I am not afraid

I just finished reviewing my journal from CR.  So many unbelievable experiences written in the short three and a half weeks spent in Europe.  Obviously, people had questions upon my return.  How was it?  What was your favorite experience?  How different was the culture?  What did you guys do since you didn’t take class?  The funniest question I often received though was, “Which city was your favorite?”  The question wasn’t funny because of the question itself, but instead because of my answer.  After reflecting on the trip for months, the answer really shouldn’t be that difficult.  One city and a quick explanation why.  It could have been a specific place, such as the Colosseum, or a specific experience, like a German soccer game.  Each time someone asks though, I find myself giving a new answer.  One day, I say exploring the streets of Berlin and navigating the U-Bahn/S-Bahn system.  Another day, I might say hiking through the Swiss Alps to see some of the sweetest sights on the top of Europe.  Or even another day, I say eating juicy steak with 17 other incredible individuals in Fabio’s restaurant.  Or jumping off cliffs into the crystal clear Mediterranean water off the coast of Cinque Terre.  

What makes it so difficult to consistently answer a seemingly simple question?  I believe the inconsistency within my answer comes from my state of mind when someone asks me.  If I am happy, I pull a from an experience that I associate with happiness on the trip, like the final dinner in Rome.  If I am excited, I might pull from an experience I associate with excitement, like jumping down a canyon into roaring water down below.  I think that my ever changing answer to the question, “Which city was your favorite?” is an accurate reflection of the vast applications of experiences on CR.  No matter what is going on in my life, I can think to a time just 5 months ago where I was feeling a similar way.  And whether I am abroad or at TCU, I still know I have some of the best people in the world by my side.  People who have taught me to think critically to solve problems.  People who can adapt to any situation even when everything goes wrong.  People who strive to make the world a better place.  People who are spontaneous and bring happiness to others.  People who are kind and are willing to help the fallen stand.  People who never give up.  People who drive to inspire others.  People who fail, laugh, and love.  People who, together, are unstoppable.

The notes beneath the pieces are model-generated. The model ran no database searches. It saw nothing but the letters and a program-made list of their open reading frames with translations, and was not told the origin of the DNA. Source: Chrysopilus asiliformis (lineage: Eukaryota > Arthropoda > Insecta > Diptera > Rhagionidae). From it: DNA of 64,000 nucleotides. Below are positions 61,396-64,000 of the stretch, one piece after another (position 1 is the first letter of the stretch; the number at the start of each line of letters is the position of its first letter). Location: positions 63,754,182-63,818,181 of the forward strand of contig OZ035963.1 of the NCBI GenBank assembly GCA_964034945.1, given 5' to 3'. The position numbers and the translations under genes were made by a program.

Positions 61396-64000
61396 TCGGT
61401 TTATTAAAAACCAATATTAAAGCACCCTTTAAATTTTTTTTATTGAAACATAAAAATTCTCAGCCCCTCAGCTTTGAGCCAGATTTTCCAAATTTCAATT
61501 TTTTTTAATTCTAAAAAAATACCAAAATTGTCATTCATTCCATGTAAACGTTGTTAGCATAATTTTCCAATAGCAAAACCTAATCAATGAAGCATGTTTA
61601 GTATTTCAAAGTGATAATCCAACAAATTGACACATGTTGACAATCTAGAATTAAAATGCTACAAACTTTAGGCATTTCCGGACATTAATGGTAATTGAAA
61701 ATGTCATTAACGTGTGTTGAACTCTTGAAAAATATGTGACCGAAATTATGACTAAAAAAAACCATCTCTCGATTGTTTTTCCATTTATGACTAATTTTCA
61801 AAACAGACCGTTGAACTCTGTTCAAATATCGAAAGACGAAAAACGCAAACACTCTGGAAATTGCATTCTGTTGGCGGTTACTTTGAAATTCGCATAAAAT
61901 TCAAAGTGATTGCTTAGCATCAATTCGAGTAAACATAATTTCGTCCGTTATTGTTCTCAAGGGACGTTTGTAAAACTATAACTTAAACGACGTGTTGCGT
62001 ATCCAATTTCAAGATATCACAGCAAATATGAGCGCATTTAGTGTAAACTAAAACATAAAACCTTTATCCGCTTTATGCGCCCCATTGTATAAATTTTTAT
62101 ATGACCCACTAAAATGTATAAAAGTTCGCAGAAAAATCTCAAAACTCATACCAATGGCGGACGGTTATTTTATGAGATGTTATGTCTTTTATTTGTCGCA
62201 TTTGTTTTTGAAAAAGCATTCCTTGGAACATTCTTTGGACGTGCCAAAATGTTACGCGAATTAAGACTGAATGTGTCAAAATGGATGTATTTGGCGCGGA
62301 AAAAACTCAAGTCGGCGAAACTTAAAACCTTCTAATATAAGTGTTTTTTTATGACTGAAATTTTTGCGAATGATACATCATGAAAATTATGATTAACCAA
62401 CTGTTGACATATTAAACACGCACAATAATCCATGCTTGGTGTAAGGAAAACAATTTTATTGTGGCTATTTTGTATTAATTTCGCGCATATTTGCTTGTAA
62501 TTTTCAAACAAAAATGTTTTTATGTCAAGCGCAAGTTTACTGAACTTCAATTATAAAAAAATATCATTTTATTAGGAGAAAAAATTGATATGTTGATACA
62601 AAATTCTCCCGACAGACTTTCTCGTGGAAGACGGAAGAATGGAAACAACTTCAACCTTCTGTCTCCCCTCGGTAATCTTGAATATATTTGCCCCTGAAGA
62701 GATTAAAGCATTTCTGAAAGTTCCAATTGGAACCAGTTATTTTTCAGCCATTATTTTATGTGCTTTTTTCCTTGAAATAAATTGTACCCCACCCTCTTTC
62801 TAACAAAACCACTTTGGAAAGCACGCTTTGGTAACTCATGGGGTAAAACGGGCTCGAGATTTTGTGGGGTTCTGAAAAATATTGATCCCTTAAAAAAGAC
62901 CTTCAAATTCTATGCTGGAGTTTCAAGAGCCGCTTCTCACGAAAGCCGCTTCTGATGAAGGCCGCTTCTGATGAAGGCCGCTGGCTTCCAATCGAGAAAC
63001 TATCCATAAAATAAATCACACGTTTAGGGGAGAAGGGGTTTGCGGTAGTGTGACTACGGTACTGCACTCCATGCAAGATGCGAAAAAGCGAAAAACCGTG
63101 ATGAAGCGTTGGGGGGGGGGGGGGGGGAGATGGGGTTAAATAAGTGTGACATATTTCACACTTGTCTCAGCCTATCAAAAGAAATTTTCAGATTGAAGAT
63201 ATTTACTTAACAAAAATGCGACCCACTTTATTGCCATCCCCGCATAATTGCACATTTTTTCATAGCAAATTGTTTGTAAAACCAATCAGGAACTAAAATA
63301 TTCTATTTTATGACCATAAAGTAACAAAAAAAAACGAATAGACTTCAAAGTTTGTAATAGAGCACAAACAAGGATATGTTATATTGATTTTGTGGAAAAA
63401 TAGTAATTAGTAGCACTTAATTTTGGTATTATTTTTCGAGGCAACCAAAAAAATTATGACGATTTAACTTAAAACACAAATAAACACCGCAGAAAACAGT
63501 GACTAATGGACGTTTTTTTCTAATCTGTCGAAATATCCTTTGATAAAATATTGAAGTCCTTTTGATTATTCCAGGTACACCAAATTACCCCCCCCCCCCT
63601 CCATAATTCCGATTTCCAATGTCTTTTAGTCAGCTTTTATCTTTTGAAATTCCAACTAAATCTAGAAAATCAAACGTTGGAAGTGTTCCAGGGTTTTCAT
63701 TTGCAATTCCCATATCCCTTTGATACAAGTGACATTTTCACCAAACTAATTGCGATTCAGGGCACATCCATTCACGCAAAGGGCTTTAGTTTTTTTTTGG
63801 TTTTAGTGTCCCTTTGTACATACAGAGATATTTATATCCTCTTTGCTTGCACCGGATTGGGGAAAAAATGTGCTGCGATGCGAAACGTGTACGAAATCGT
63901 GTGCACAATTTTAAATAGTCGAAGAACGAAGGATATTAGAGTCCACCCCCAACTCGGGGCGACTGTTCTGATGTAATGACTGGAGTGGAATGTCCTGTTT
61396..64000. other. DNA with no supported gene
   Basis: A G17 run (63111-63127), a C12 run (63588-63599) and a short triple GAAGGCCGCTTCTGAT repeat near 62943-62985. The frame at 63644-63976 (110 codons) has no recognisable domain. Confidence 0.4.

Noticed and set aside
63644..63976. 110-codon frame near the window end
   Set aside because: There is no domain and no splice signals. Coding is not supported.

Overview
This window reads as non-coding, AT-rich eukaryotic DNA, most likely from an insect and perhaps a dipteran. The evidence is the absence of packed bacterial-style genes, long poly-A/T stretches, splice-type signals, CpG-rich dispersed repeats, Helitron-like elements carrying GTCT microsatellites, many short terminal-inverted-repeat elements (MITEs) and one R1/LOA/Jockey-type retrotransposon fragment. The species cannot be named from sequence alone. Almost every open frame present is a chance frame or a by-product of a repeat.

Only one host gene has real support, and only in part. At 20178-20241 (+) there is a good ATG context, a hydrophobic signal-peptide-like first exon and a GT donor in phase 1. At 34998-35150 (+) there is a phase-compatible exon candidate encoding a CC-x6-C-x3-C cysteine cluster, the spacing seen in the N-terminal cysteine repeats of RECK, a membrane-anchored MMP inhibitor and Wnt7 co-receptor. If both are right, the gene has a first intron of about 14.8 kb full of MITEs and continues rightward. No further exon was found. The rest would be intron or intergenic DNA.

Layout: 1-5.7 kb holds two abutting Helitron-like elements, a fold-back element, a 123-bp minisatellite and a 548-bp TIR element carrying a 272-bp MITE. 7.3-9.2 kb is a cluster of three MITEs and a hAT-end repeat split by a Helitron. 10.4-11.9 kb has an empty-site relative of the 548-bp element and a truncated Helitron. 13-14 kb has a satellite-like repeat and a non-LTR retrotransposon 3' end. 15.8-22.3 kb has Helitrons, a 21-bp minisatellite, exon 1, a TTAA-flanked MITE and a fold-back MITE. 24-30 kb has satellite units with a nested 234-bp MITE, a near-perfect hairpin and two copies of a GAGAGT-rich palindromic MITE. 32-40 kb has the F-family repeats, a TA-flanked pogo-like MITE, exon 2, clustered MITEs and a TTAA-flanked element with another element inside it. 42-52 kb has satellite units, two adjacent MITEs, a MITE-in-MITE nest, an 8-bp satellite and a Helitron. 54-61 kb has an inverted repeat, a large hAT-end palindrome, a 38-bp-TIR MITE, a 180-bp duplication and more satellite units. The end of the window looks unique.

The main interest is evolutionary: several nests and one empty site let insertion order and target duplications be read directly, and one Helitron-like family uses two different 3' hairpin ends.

It’s so easy to fall into the trap of only focusing on one task after another each day at TCU.  My schedule: wake up, breakfast, speech class, organic chemistry, lunch, organic chemistry lab, chemistry club, dream outside the box, and then I go and sit in the library and can’t even think straight because I haven’t had a minute to think for myself all day.  All I’ve thought about is my work.  

Cultural Routes reminds me to snap out of this zombie-like state.  We went non-stop 3.5 weeks, walked 250+ miles, and traveled through tremendous cities.  I saw some of the most important historical spots in the entire world.  And these memorials and rich history probably triggered my thoughts to fire in ways they never could have in another place.  The sites inspired my curiosity and demanded me to look deeper into my own understanding. I was challenged to think about why things happen, why people act the way they do, and why I strive for the things I do.  And that might be my most important takeaway from this.  To think.  If I can approach any situation and think about why something isn’t working or think about why someone is upset or think about why the scenario happened, then almost any problem can be alleviated or at least prevented in the future. No matter how big, no matter how small.  

Cultural Routes has taught me how to think, how to solve problems, but more than that, how to love.  Love different cities, love different styles, love different cultures, and, most importantly, how to love others.  Until next time,